Approved fees will normally include fees for tuition, examination, and use of a laboratory. Where your scholarship covers the tuition fee, your university will invoice the Secretariat directly. If you receive a request for fees which should be covered by your scholarship, please forward this to your programme officer who will look into the matter with your university directly.
You must pay the subscriptions to any university or college clubs that you join, including the Oxford and Cambridge union societies. Fees for accommodation or maintenance are also your own responsibility.
The FCDO reserves the right to reduce a Chevening award or withdraw a scholarship in instances where scholars are beneficiaries of other significant awards, prizes, or earned income.
You must not accept any other form of publicly-funded award during your scholarship, and should not normally accept additional funding for purposes already covered by Chevening. You will be required to disclose on your application form whether you have applied, or intend to apply, for any other scholarships or awards. You may retain funding or other benefits not specifically covered by your Chevening Scholarship and you may continue to be in receipt of a salary from your past employer during your scholarship.
In certain circumstances, you may be in receipt of additional funding originating from either abroad or from within the UK during your Chevening Scholarship. In such cases the following rules will apply to extra income:
- Up to and including £3,000 over a 12 month period, will not be subject to a deduction
- In excess of £3,000 and up to and including £7,000 will result in a £250 deduction in monthly stipend
- In excess of £7,000 and up to and including £10,000 will result in a reduction to half the stipend rate
- In excess of £10,000 will NOT generally be allowed unless such funding is to cover a scholar’s contribution where an award is subject to a fee cap or is a part award.
If you are in receipt of a full Chevening Scholarship you should open a UK bank account following your arrival into which we will pay your stipend, allowances, and any reimbursements. This is the most secure way of us making payments to you.
Your university should be able to provide you with details of banks with which you can set up an account, and also with copies of any documentation you may need to do this. Please note that the Secretariat cannot advise you on which bank account to open but your university will often give you advice. See also our tips below.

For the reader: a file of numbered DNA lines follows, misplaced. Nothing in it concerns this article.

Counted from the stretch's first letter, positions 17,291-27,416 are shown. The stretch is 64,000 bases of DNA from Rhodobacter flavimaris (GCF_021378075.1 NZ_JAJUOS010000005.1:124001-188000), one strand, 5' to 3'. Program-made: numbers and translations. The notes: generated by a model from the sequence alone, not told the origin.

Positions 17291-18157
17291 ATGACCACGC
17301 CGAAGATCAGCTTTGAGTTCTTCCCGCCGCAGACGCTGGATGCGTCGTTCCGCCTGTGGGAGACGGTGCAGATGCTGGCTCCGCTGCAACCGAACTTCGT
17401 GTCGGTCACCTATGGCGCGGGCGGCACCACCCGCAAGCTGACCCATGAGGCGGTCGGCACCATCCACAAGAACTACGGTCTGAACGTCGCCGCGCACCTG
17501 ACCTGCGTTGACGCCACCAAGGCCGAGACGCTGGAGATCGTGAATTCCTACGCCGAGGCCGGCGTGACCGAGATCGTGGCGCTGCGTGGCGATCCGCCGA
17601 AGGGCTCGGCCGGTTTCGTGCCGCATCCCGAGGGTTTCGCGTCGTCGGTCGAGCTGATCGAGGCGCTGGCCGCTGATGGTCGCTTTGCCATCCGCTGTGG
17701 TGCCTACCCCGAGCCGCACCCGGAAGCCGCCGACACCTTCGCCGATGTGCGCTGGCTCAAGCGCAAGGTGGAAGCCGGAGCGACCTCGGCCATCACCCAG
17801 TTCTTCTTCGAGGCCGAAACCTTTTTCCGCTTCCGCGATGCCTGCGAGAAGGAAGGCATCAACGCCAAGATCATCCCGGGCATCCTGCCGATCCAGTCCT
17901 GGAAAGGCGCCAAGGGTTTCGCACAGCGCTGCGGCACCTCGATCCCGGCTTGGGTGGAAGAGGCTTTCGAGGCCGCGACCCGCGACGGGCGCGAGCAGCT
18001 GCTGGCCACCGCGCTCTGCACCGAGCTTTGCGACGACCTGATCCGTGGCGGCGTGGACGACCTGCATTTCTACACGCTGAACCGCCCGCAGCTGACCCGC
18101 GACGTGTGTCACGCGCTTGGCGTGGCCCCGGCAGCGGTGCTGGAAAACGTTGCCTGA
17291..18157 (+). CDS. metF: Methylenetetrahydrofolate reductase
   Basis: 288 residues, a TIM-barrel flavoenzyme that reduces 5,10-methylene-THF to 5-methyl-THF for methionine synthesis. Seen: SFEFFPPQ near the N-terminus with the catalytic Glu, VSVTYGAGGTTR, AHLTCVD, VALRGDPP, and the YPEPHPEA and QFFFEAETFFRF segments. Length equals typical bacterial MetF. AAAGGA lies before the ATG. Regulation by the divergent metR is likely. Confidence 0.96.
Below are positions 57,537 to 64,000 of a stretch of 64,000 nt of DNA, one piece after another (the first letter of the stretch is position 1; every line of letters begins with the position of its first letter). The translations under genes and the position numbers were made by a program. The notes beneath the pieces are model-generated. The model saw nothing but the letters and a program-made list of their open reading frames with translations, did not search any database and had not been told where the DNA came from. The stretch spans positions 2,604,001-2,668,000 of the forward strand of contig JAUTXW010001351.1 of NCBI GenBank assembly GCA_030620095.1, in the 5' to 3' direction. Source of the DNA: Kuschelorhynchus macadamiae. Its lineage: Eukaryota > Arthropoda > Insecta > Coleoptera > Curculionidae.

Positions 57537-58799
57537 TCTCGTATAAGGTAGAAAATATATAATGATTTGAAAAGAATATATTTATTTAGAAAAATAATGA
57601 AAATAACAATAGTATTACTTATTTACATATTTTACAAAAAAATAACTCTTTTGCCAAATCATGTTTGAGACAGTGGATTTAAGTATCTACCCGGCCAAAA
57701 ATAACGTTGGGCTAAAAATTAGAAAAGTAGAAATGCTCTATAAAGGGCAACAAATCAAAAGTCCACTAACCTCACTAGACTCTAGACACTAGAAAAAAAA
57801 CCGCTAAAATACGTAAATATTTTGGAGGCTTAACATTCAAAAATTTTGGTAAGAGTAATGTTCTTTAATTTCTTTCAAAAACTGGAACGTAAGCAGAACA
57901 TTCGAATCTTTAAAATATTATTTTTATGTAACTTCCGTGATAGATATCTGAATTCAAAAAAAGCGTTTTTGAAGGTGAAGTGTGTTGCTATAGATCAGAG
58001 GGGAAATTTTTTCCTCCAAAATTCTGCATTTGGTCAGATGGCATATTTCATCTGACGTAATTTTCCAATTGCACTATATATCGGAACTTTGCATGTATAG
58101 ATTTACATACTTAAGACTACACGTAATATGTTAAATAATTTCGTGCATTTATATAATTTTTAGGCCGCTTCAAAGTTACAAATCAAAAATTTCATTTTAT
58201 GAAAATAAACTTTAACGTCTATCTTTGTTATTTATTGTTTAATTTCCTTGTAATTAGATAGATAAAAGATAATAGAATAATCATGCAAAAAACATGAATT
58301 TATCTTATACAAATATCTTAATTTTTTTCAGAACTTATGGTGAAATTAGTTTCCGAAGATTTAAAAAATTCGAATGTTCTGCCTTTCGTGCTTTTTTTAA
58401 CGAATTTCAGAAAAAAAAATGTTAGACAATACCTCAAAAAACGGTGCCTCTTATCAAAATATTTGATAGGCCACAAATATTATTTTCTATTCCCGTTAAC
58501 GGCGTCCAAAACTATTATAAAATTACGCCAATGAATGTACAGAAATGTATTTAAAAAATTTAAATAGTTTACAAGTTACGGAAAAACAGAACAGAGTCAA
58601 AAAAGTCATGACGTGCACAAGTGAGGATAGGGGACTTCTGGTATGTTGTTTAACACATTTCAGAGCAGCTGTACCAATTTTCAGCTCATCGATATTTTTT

Once you have chosen a bank you are satisfied with, please complete the Banking Information request form. This will be sent to you via email from your programme officer and you must complete and return it to them. Please ensure that you title the email ‘Bank Account Information – XXCV-2019-XXXX’ to ensure that there are no issues.
To complete the form, you will need to provide your bank sort code (which is a six digit number), and your account number (which is an eight digit number). Please also ensure that you clearly state the name that is on the account exactly as it is written, for example, Mr. A. Scholar or Miss Happy Scholar. Please note that this form is password protected for your security and your programme officer will send you the password to access this form in the October Scholargram. It is very important that you open and read all emails sent to you from the Secretariat.
You should try to open a bank account as soon as possible after your arrival in the UK in time for the November stipend to be paid at the end of October. Please note that stipend payments may be withheld if you fail to open a bank account by this date.
Your first payment from Chevening will be credited to a cash card. You will receive this in your home country/territory from your local embassy or high commission, though please bear in mind that the cards only work in the UK. You are responsible for activating your cash card which you can do online or by telephone, though telephone is preferable.
You can use your cash card in both ATMs and chip and pin machines. Please be aware, however, that while there is no charge for chip and pin you will be charged around £2.50 for each withdrawal you make using the card. The maximum withdrawal is £500 per day.